These provinces are Udon Thani, Loei, Nong Bua Lamphu, Sakon Nakhon, Nong Khai, Beung Kan and Nakhon Phanom.
“Many parents think that, because of their bad deeds from the past, they are punished by having children with disabilities,” Mental Health Department’s director-general Sqn Ldr Dr Boonruang Triruangworawat said during a recent work trip to the Northeast.
He said some other parents did not seek treatment for their children because they lacked adequate knowledge.
“A survey has found that just seven per cent of children with attention-deficit/hyperactivity disorder (ADHD) have received medical services,” Boonruang said,
He added that only 29 per cent of autistic children in the seven provinces had received treatment.
The Mental Health Centre 8, which oversees these provinces, has tried to help children with autism, ADHD, learning disabilities and other conditions by setting up clubs for them and their parents.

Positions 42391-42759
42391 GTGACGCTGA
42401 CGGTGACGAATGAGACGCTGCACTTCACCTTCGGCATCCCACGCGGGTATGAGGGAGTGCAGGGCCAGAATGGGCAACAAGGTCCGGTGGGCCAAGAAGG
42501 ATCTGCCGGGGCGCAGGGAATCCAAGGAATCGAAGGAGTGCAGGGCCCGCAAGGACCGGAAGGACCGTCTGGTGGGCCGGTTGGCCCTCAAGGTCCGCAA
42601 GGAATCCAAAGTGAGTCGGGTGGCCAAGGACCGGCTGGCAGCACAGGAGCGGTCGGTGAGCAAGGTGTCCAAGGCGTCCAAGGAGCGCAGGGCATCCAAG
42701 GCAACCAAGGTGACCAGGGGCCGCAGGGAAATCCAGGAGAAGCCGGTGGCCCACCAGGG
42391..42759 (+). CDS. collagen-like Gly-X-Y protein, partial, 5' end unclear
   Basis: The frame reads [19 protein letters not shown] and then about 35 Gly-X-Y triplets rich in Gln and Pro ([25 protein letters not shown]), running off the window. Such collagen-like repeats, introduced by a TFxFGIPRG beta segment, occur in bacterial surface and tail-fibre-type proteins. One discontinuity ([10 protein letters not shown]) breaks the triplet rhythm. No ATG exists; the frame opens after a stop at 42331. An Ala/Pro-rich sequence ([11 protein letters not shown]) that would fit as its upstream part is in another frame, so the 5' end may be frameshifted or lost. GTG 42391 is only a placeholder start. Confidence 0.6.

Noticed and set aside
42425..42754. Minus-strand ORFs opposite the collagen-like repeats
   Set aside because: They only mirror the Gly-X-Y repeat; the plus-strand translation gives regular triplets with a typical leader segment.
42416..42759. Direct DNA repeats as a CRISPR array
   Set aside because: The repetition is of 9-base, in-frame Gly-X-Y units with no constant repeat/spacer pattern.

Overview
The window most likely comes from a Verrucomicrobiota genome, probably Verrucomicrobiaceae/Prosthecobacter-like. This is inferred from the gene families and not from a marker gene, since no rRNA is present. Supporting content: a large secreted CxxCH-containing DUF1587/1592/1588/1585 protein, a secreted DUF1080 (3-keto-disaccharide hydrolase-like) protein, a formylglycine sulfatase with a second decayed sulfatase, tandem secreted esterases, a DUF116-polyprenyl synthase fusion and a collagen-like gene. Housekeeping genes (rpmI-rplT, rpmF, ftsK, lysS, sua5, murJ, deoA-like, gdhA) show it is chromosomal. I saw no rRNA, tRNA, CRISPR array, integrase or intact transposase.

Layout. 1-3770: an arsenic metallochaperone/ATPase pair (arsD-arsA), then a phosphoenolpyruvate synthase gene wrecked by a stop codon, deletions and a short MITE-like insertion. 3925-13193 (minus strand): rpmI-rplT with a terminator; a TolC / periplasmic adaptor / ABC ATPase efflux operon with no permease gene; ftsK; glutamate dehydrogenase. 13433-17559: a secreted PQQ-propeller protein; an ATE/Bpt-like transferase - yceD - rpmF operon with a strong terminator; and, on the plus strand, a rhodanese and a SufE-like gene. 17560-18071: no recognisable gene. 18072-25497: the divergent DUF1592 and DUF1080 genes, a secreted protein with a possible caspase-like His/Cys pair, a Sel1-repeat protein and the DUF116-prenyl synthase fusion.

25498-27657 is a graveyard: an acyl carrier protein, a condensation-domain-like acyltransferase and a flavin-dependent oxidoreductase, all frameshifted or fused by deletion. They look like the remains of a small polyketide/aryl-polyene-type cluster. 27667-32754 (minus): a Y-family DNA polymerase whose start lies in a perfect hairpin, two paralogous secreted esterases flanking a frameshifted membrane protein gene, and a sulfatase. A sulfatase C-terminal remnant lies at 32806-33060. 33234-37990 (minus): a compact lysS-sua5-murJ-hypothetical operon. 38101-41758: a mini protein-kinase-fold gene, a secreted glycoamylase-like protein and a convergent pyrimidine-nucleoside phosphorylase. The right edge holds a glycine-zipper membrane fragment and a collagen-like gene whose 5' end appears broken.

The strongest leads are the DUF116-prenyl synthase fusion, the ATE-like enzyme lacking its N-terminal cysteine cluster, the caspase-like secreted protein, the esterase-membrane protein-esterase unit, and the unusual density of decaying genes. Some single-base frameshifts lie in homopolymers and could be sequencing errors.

After the clubs were established, the centre found that more children with special needs have received regular treatment and rehabilitation. As a result, they have become less aggressive and they can speak more coherently.
Up to 20 per cent of the rehabilitated children can enrol in a school dedicated to those with special needs, while up to 10 per cent of them can enrol in regular schools.
“We have also noticed that parents now have greater courage and hope in raising their children and beating the odds,” Boonruang said.
He said the parents’ stress levels had also significantly reduced.
Members of some clubs had come together for activities that could help supplement their incomes such as making funeral flowers for sale, with some families earning between Bt3,000 and Bt5,000 extra per month.
Published : September 17, 2017
By : The Nation